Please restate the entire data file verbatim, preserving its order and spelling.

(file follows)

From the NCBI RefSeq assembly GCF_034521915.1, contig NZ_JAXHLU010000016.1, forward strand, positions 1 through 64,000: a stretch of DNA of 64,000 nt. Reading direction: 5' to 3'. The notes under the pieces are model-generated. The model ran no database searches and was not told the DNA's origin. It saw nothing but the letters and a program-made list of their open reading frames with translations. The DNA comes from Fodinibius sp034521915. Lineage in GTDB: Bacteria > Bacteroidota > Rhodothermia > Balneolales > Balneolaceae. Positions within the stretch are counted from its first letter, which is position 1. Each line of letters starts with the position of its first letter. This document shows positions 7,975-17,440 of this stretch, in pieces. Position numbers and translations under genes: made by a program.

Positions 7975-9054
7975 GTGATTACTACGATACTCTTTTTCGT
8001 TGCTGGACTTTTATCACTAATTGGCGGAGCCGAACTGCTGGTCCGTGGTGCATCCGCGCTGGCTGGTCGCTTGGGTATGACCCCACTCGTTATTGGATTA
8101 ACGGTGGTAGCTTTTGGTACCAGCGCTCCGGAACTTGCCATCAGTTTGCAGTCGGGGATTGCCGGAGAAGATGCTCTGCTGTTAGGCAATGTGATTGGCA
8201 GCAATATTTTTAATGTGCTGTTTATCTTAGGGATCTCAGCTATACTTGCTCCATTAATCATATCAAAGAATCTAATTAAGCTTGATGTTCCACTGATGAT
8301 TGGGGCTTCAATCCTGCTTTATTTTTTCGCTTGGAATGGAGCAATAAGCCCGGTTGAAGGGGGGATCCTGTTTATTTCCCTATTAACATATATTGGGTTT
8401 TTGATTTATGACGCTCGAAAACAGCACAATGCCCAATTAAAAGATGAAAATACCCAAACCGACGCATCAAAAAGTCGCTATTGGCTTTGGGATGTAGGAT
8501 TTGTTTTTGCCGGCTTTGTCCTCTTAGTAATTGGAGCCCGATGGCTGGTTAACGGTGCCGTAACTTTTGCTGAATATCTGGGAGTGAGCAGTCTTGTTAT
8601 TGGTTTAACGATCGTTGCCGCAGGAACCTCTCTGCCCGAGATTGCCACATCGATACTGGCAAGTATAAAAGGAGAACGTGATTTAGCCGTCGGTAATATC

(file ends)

From the NCBI RefSeq assembly GCF_034521915.1, contig NZ_JAXHLU010000016.1, forward strand, positions 1 through 64,000: a stretch of DNA of 64,000 nt. Reading direction: 5' to 3'. The notes under the pieces are model-generated. The model ran no database searches and was not told the DNA's origin. It saw nothing but the letters and a program-made list of their open reading frames with translations. The DNA comes from Fodinibius sp034521915. Lineage in GTDB: Bacteria > Bacteroidota > Rhodothermia > Balneolales > Balneolaceae. Positions within the stretch are counted from its first letter, which is position 1. Each line of letters starts with the position of its first letter. This document shows positions 7,975-17,440 of this stretch, in pieces. Position numbers and translations under genes: made by a program.

Positions 7975-9054
7975 GTGATTACTACGATACTCTTTTTCGT
8001 TGCTGGACTTTTATCACTAATTGGCGGAGCCGAACTGCTGGTCCGTGGTGCATCCGCGCTGGCTGGTCGCTTGGGTATGACCCCACTCGTTATTGGATTA
8101 ACGGTGGTAGCTTTTGGTACCAGCGCTCCGGAACTTGCCATCAGTTTGCAGTCGGGGATTGCCGGAGAAGATGCTCTGCTGTTAGGCAATGTGATTGGCA
8201 GCAATATTTTTAATGTGCTGTTTATCTTAGGGATCTCAGCTATACTTGCTCCATTAATCATATCAAAGAATCTAATTAAGCTTGATGTTCCACTGATGAT
8301 TGGGGCTTCAATCCTGCTTTATTTTTTCGCTTGGAATGGAGCAATAAGCCCGGTTGAAGGGGGGATCCTGTTTATTTCCCTATTAACATATATTGGGTTT
8401 TTGATTTATGACGCTCGAAAACAGCACAATGCCCAATTAAAAGATGAAAATACCCAAACCGACGCATCAAAAAGTCGCTATTGGCTTTGGGATGTAGGAT
8501 TTGTTTTTGCCGGCTTTGTCCTCTTAGTAATTGGAGCCCGATGGCTGGTTAACGGTGCCGTAACTTTTGCTGAATATCTGGGAGTGAGCAGTCTTGTTAT
8601 TGGTTTAACGATCGTTGCCGCAGGAACCTCTCTGCCCGAGATTGCCACATCGATACTGGCAAGTATAAAAGGAGAACGTGATTTAGCCGTCGGTAATATC